Editorial: Fonterra takes another hit

Just as Fonterra gears up for a potentially draining High Court battle with a French rival, another dark blob stains its bottle.

The giant New Zealand trader has issued a recall notice for nearly 9000 bottles of fresh cream because they have been contaminated with E.Coli - although retailers say much of it will have been sold and probably consumed already.

Both 300ml and 500ml bottles, under Anchor and Pams branding, are involved and they were distributed throughout much of the North Island with a best-before date of January 21.

The bacteria is found in faeces, causes food-poisoning-like symptoms, and has the sort of potent eeuw-yuck factor that no food company ever wants to be associated with.

On the plus side, the 8700 bottles represent a drop in a milk-maid's bucket for New Zealand's largest food company.

It could claim that it shows its testing and red alert procedures are appropriate and robust, and surely will be relieved this is a domestic issue only - even if it will most certainly have been noticed much further afield.

However, the company - which exports 95 per cent of its products - took two massive hits last year, and this week's incident has a here-we-go-again feel about it.

There was a baseless but damaging botulism scare last August which led to a major recall of infant formula products and, seven months earlier, concern over DCD fertiliser residues affected Chinese imports, even if they were ultimately shown to be within safe limits for human consumption.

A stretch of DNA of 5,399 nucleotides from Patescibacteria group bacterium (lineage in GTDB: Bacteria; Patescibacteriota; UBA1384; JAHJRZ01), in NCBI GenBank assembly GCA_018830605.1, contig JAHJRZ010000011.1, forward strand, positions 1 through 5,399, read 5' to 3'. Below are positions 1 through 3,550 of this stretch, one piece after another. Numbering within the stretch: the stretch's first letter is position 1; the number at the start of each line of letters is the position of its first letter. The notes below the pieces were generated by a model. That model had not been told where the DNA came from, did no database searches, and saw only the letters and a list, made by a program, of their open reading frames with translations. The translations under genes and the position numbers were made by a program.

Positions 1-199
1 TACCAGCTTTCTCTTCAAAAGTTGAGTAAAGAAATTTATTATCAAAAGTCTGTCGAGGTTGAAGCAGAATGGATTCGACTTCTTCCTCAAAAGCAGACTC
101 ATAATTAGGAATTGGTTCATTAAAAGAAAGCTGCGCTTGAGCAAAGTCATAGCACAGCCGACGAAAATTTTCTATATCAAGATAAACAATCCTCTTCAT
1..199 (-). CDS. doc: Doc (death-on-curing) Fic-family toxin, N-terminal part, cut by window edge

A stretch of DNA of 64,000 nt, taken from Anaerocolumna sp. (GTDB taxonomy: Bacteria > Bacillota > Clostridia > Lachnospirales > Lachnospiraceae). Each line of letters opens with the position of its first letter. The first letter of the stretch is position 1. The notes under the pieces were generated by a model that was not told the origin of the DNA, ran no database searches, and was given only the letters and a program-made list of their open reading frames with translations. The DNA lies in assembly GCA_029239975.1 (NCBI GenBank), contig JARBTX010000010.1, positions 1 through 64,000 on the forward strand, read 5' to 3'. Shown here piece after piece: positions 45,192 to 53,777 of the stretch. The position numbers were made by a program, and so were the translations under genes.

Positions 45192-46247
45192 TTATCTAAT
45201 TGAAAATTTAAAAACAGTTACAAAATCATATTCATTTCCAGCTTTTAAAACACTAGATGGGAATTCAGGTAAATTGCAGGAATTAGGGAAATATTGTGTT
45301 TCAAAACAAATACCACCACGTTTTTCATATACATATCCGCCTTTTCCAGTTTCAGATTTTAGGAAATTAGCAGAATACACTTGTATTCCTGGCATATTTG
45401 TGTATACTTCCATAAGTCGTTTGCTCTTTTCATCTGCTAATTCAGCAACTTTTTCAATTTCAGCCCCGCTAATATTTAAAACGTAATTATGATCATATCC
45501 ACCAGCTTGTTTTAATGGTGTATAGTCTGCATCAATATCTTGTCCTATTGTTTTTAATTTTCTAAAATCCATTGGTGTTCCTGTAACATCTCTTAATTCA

China is a major buyer of New Zealand products but has been touchy since Fonterra was implicated in the melamine-tainted infant milk product scandal of six years ago.

Despite such glitches, New Zealand has long been trading on its clean product-high food safety record and consumers have been prepared to pay a premium for Fonterra products. Anything that brings its food safety measures into question can only be damaging.

Reputations are hard to gain and even more difficult to maintain.

No matter how minuscule the E.Coli incident might be in international terms, it will be milked for all it is worth by the company's major global trading rivals - particularly Danone, which seeks compensation through the High Court for alleged commercial damage from the botulism scare.

Danone, which owns the Nutricia brand, is said to be seeking up to NZ$489 million from Fonterra - which apparently only has put aside just $14m in the event of claims being made against it.

It is to be hoped that it can fight off the High Court claim - but no doubt some damaging mud will be flung should the case proceed. This latest incident will make efforts to restore its reputation that much more difficult.